Ryan Wick’s excellent nanopore basecaller comparison highlighted some difficulties of calculating a consensus sequence on bacterial samples that haven’t been PCR amplified. His data has a ceiling on consensus accuracy of about 99.7%, which I suggested on twitter was due to methylation and that we would need a methylation-aware polisher to improve accuracy further. I’ve just pushed a new version of nanopolish that has experimental support for methylation-aware polishing to try this out. The idea is that when a candidate consensus sequence contains a known methylation motif, like abcGATCdef, and the bacteria contains the Dam methyltransferase, we must consider the possibility that the motif is methylated, which changes the properties of the measured signal. Nanopolish will now sum the probability of observing the data from the unmethylated version of the sequence (abcGATCdef) with the probability from the methylated version (abcGMTCdef) when calculating the consensus. We’ve trained models for the Dcm and Dam methylases, along with the CpG model we trained for our human methylation work. The training data for the Dam and Dcm models is not ideal however, and the candidate consensus sequence generator may miss some methylation motifs, so this feature is considered experimental. In my hands on a small test data set it improves consensus accuracy by 0.1-0.2%. To turn on methylation-aware polishing add the --methylation-aware=dcm,dam option to the variants command. If you try it on your own data set, please let me know how it looks.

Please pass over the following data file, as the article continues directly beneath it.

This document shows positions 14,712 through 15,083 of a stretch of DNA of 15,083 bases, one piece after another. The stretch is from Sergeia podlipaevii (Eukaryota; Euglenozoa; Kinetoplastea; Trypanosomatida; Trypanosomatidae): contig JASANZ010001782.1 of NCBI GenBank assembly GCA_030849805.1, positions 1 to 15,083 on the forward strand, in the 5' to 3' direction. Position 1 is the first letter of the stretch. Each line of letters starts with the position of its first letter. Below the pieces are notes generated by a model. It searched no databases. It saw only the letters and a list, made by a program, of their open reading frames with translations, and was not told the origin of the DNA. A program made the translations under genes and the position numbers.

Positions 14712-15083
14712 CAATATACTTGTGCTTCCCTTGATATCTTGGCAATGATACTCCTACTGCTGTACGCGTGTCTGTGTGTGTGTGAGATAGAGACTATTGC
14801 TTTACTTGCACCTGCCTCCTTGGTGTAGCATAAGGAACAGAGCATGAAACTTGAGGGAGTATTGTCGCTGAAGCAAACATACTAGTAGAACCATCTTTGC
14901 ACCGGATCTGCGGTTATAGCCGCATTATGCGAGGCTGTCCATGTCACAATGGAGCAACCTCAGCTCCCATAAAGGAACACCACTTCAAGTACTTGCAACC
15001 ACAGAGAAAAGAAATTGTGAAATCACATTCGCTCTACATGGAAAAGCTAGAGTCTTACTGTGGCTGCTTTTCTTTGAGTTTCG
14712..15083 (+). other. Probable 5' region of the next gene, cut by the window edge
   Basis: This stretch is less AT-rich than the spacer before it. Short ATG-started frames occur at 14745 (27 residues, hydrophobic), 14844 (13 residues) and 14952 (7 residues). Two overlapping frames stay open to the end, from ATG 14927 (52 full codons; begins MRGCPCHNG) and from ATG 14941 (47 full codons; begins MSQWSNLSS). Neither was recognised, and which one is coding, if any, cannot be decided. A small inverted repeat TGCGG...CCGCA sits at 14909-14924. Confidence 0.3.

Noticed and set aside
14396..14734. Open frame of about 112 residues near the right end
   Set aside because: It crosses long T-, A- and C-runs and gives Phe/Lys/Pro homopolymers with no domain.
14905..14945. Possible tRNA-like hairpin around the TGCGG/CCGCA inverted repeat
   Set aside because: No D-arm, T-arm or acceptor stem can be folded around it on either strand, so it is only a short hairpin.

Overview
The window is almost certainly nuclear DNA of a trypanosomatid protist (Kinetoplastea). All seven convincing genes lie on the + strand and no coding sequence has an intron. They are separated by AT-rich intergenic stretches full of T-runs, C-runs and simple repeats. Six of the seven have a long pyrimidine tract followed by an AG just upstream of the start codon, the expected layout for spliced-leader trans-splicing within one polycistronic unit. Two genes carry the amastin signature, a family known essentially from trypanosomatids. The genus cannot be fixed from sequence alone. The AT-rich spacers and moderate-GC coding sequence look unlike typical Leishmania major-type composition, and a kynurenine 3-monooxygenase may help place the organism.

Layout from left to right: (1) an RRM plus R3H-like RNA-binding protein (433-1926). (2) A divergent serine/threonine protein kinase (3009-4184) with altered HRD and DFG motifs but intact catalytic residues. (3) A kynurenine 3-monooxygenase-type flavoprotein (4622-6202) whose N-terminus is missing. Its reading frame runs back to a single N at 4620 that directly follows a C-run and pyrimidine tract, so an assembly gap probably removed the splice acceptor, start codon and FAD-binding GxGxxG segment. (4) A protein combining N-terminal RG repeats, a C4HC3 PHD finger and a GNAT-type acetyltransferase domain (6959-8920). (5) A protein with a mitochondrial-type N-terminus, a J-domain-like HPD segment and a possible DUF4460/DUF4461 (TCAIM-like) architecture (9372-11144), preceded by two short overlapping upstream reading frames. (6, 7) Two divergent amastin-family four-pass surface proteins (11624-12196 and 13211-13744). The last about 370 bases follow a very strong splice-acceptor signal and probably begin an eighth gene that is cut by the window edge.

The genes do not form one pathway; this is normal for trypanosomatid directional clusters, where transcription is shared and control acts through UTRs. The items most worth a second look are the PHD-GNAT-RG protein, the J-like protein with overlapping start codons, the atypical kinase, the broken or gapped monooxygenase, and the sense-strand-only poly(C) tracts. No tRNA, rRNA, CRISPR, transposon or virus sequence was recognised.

Implementing this feature required a fairly large refactor of the nanopolish codebase. This refactor exposed a surprising performance bottleneck. Fixing this bottleneck dropped runtime on our benchmark E. coli dataset down to 71 CPU hours.